The 2021 Census in the UK revealed that 880,000 people cannot speak English well and 161,000 people cannot speak English at all. This means that just over one million people cannot speak English well enough to access psychological therapy in English. Furthermore, many patients and therapists in the UK communicate together in English as a lingua franca when it is not their first language. Despite these statistics, the topics of multilingualism and interpreter-mediated psychological therapies have seldom been covered in the original training of psychological therapists or clinical supervisors. However, training to work with interpreters and the multilingual experience is an active component to becoming an anti-oppressive, anti-racist clinician or a racial ally (Williams et al., 2022).
The event will be equivalent to 2.3/4hrs of CPD.
Without training therapists feel unprepared and unsupported to incorporate an interpreter into their therapeutic relationship. Clients who need a spoken language1 interpreter are often left for long periods of time on waiting lists until a therapist can be found who is prepared to work with them. Drawing on evidence from the latest research, this training considers how to work collaboratively with interpreters; the nature and impact of the therapeutic material; contrasting models of practice and professional values; the therapeutic frame, ethical decision making and the unconscious pulls and pushes when working in a triadic relationship.
Although there are many shared principles when working with sign language interpreters, the focus of the training is working with spoken language interpreters. The NHS Guidelines for Working with British Sign Language/English Interpreters in Mental Health Settings (https://www.rdash.nhs.uk/wp-content/uploads/2014/04/DP8403-Guidelines for-working-with-BSL-01.19.pdf) contains more specific guidelines.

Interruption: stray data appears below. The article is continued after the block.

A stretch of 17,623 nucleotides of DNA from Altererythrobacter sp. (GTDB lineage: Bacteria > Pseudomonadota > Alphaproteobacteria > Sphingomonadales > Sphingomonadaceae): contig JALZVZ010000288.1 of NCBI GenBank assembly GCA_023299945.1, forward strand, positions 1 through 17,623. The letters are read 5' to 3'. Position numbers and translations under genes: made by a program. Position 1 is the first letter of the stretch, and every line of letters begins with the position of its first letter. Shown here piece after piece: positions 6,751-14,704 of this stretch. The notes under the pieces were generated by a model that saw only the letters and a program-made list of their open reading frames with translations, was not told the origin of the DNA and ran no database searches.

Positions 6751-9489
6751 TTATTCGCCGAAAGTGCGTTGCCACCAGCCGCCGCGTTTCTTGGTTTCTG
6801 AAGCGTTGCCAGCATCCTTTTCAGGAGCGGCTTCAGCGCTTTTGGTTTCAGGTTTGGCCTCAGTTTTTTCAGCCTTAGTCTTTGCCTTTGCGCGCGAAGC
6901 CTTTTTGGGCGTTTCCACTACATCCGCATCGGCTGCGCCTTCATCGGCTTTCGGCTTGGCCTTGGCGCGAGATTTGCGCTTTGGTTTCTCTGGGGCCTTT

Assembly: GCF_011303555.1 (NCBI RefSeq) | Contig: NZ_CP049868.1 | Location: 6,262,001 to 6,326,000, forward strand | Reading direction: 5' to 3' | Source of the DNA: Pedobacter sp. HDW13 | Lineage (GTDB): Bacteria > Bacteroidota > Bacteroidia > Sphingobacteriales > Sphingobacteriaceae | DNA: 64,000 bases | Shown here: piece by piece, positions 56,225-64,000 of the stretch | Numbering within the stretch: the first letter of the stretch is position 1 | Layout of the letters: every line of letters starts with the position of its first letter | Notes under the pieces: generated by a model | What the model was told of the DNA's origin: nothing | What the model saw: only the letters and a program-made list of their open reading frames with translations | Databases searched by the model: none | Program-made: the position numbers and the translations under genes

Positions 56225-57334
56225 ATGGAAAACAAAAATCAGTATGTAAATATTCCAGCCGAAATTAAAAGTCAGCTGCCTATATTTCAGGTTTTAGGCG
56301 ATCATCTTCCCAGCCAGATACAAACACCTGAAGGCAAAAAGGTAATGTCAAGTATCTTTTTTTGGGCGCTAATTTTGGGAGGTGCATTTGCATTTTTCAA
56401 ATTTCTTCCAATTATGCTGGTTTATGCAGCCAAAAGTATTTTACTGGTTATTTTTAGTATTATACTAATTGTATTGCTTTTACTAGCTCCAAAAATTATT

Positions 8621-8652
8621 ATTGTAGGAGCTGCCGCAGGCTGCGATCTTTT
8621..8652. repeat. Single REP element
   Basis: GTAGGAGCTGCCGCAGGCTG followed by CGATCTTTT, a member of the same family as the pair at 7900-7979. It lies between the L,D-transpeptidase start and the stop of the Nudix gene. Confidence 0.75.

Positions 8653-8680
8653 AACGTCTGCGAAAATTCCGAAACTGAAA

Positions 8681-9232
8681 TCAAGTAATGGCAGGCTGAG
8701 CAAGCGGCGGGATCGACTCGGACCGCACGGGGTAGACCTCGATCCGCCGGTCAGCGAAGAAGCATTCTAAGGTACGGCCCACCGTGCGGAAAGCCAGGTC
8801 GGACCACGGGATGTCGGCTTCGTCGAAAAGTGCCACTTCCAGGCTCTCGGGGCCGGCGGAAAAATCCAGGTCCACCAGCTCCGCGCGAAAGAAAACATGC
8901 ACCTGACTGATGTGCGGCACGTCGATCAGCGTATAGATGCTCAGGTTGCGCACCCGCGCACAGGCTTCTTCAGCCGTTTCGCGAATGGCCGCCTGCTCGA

We also explore our fears and ways in which we can build up our confidence to be bold in the therapeutic room with our clients and to put into practice, through working effectively with interpreters, the values we espouse of anti-racist practice and allyship.
By the end of the training participants will:
• Be more confident and even enthusiastic about working effectively with a spoken language interpreter.
• Be more knowledgeable and able to negotiate issues of power and safety in a ‘triad’ with reference to boundaries, communication, power dynamics and relationships with both patient & interpreter.
• Have learned techniques for maintaining their clinical authority when they don’t understand the language(s) spoken in the room.
The training is highly experiential and includes script-reading, creative writing, excerpts from films and opportunities for typed questions. It draws on the latest research from across the disciplines of Applied Linguistics and Psychotherapy and incorporates the online learning resource on multilingualism and psychological therapies available at:
or in a more user-friendly format at: https://www.pasaloproject.org/multilingualism-mental-health-and-psychological-therapy---course-content.html
The training includes a question-and-answer session with an interpreter.
Costa, B. & Briggs, S. (2014) Service-users’ experiences of interpreters in psychological therapy: a pilot study International Journal of Migration, Health and Social Care, 10:4 , 231-244 DOI 10.1108/IJMHSC-12-2013-0044.
Costa, B. (2020) Other Tongues ─ psychological therapies in a multilingual world. A guide for qualified practitioners, trainers and supervisors. Monmouth. PCCS Books.